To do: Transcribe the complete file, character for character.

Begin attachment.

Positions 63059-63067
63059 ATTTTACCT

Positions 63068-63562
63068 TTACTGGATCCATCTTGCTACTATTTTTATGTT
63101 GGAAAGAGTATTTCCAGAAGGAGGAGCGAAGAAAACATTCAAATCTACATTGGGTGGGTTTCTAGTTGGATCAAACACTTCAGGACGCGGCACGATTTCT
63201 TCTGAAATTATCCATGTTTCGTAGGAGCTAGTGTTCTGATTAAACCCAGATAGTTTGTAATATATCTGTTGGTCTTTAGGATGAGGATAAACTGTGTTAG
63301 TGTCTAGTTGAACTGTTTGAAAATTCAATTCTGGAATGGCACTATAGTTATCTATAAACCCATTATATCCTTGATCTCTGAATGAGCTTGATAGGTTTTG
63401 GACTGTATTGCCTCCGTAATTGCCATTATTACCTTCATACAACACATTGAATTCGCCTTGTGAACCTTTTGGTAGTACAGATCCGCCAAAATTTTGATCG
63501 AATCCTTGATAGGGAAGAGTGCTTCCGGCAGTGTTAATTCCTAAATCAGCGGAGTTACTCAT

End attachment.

Positions 63059-63067
63059 ATTTTACCT

Positions 63068-63562
63068 TTACTGGATCCATCTTGCTACTATTTTTATGTT
63101 GGAAAGAGTATTTCCAGAAGGAGGAGCGAAGAAAACATTCAAATCTACATTGGGTGGGTTTCTAGTTGGATCAAACACTTCAGGACGCGGCACGATTTCT
63201 TCTGAAATTATCCATGTTTCGTAGGAGCTAGTGTTCTGATTAAACCCAGATAGTTTGTAATATATCTGTTGGTCTTTAGGATGAGGATAAACTGTGTTAG
63301 TGTCTAGTTGAACTGTTTGAAAATTCAATTCTGGAATGGCACTATAGTTATCTATAAACCCATTATATCCTTGATCTCTGAATGAGCTTGATAGGTTTTG
63401 GACTGTATTGCCTCCGTAATTGCCATTATTACCTTCATACAACACATTGAATTCGCCTTGTGAACCTTTTGGTAGTACAGATCCGCCAAAATTTTGATCG
63501 AATCCTTGATAGGGAAGAGTGCTTCCGGCAGTGTTAATTCCTAAATCAGCGGAGTTACTCAT